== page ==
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An Examination of the Frequency and Mean Conditions Surrounding Frontal Incursions into the Gulf of Mexico and Caribbean Sea

Geoffrey J. DiMegoDepartment of Atmospheric Science, State University of New York at Albany, Albany, N.Y. 12222

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Lance F. BosartDepartment of Atmospheric Science, State University of New York at Albany, Albany, N.Y. 12222

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G. William EndersenDepartment of Atmospheric Science, State University of New York at Albany, Albany, N.Y. 12222

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Abstract

Maps of mean monthly frequency and duration of frontal incursions into the Gulf of Mexico and Caribbean Sea are presented for the 1965–72 period. The transition from the low-frequency regime of summer to the high-frequency regime of winter is quite sharp in the fall, occurring between September and October. A more gradual decrease in activity occurs in spring. During the cooler months, relative maxima in frequency exist over the western Gulf of Mexico and east of Florida, while an arch-shaped region of maximum duration extends northeastward from the Yucatan Peninsula into the central Gulf and then southeastward along the north coast of the Greater Antilles with a second maximum in the central Caribbean. The frequency and degree of penetration of cold fronts are directly related to topographic features and the position, strength and amplitude of the mid-latitude circulation.

Time-sections centered around the time of frontal passage are used to present mean data for three regions. Tropical stations experience veering winds, rising temperatures, falling pressures, and increasing moisture content in the 1000–700 mb layer as fronts approach the area in winter. The stability of the atmosphere decreases and the trade-wind inversion is lifted and weakens in intensity. After the passage of the front, cold advection, subsidence and ridging produce an abrupt reversal of all these trends. A composite-case study shows that the depth of cold air to the rear of the front decreases southward and is accompanied by the development of a low-level anticyclone over the Gulf coast. Ahead of the front, the combination of an inverted trough in the central Caribbean and the subtropical anticyclone in the Atlantic produces a return flow of warm, moist tropical air into mid-latitudes.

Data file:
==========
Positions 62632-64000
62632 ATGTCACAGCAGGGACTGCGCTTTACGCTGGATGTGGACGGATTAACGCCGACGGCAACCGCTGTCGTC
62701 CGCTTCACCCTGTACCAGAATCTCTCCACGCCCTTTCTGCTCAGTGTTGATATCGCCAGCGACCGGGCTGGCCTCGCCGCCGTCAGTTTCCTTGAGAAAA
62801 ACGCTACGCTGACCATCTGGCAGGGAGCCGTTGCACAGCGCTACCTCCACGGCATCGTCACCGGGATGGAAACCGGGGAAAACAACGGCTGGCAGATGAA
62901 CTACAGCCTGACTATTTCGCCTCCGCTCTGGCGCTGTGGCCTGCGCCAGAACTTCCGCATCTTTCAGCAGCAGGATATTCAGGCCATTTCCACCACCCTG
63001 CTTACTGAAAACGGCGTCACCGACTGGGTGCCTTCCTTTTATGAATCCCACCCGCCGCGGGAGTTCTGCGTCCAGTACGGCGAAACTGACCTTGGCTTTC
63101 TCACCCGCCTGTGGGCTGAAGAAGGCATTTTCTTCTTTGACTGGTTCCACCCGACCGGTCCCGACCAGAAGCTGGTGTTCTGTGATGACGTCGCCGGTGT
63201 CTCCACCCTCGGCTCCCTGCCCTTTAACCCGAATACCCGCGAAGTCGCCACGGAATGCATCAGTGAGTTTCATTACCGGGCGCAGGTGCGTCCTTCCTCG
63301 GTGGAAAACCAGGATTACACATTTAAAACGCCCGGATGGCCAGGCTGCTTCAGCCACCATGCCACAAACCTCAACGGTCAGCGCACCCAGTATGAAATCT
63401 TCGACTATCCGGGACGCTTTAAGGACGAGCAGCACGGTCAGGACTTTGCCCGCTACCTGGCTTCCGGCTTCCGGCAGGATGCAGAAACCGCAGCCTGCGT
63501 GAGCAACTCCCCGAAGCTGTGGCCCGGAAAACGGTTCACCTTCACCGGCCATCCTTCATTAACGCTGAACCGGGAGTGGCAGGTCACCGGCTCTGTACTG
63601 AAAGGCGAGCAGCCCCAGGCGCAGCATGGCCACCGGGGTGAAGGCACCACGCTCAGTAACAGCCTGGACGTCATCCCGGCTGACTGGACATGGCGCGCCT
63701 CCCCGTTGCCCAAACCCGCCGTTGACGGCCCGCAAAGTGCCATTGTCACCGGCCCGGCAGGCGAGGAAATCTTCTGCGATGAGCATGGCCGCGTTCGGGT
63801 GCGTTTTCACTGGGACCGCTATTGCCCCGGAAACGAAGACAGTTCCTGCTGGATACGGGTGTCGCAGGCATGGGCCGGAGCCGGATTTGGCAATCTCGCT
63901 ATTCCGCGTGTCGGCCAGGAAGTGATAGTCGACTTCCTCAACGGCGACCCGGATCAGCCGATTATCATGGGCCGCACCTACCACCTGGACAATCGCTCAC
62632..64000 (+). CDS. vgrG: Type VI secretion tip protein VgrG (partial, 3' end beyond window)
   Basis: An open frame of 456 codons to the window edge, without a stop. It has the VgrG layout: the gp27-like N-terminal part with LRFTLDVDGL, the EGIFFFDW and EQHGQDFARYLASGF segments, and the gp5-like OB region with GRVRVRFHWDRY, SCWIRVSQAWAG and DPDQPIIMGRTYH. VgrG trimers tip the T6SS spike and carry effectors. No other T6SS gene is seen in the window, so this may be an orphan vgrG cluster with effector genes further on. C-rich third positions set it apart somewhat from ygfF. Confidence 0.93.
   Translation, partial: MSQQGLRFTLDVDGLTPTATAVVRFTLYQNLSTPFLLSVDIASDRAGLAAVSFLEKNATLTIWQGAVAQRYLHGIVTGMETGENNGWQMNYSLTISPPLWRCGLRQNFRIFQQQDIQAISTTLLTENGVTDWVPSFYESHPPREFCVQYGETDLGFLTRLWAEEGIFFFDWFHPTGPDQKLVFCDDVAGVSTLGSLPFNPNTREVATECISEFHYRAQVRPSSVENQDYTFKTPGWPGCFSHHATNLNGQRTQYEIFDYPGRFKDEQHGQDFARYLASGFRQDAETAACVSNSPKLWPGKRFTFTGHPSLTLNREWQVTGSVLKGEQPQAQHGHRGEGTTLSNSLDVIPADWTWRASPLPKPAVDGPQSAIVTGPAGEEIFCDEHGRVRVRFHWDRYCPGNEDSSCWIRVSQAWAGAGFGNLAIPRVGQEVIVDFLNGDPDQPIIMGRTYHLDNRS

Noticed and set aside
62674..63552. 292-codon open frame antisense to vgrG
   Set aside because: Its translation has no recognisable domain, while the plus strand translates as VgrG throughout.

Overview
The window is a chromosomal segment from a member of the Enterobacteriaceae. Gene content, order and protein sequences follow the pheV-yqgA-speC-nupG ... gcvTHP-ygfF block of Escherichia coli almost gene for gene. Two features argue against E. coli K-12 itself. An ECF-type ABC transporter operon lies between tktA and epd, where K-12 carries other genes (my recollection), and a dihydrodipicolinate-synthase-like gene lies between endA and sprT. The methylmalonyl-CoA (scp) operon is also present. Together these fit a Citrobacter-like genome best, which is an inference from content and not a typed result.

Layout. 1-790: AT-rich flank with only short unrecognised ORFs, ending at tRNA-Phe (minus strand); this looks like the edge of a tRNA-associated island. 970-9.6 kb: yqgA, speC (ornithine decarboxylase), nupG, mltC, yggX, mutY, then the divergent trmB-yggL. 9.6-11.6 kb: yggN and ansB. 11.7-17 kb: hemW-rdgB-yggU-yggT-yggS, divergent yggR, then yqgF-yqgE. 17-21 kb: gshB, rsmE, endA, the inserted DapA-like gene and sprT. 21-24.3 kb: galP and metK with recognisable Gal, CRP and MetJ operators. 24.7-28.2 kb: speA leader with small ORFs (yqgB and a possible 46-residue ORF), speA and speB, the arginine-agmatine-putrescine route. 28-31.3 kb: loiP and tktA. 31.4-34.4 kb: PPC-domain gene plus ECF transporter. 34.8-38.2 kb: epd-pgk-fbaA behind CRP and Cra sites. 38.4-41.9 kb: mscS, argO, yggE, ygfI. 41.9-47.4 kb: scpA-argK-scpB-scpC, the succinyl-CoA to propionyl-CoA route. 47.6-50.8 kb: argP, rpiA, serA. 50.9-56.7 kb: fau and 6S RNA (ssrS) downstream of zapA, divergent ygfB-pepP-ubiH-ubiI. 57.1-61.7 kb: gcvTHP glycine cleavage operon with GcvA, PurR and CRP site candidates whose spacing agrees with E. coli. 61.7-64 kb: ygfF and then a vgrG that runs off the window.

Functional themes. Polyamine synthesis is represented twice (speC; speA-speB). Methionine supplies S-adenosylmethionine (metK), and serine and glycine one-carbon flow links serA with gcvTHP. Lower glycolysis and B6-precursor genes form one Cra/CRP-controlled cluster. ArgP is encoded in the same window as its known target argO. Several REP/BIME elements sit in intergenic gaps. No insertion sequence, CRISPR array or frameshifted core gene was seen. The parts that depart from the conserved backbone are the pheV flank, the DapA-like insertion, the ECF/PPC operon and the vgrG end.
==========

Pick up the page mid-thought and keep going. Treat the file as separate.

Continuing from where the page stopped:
Abstract

Maps of mean monthly frequency and duration of frontal incursions into the Gulf of Mexico and Caribbean Sea are presented for the 1965–72 period. The transition from the low-frequency regime of summer to the high-frequency regime of winter is quite sharp in the fall, occurring between September and October. A more gradual decrease in activity occurs in spring. During the cooler months, relative maxima in frequency exist over the western Gulf of Mexico and east of Florida, while an arch-shaped region of maximum duration extends northeastward from the Yucatan Peninsula into the central Gulf and then southeastward along the north coast of the Greater Antilles with a second maximum in the central Caribbean. The frequency and degree of penetration of cold fronts are directly related to topographic features and the position, strength and amplitude of the mid-latitude circulation.

Time-sections centered around the time of frontal passage are used to present mean data for three regions. Tropical stations experience veering winds, rising temperatures, falling pressures, and increasing moisture content in the 1000–700 mb layer as fronts approach the area in winter. The stability of the atmosphere decreases and the trade-wind inversion is lifted and weakens in intensity. After the passage of the front, cold advection, subsidence and ridging produce an abrupt reversal of all these trends. A composite-case study shows that the depth of cold air to the rear of the front decreases southward and is accompanied by the development of a low-level anticyclone over the Gulf coast. Ahead of the front, the combination of an inverted trough in the central Caribbean and the subtropical anticyclone in the Atlantic produces a return flow of warm, moist tropical air into mid-latitudes.

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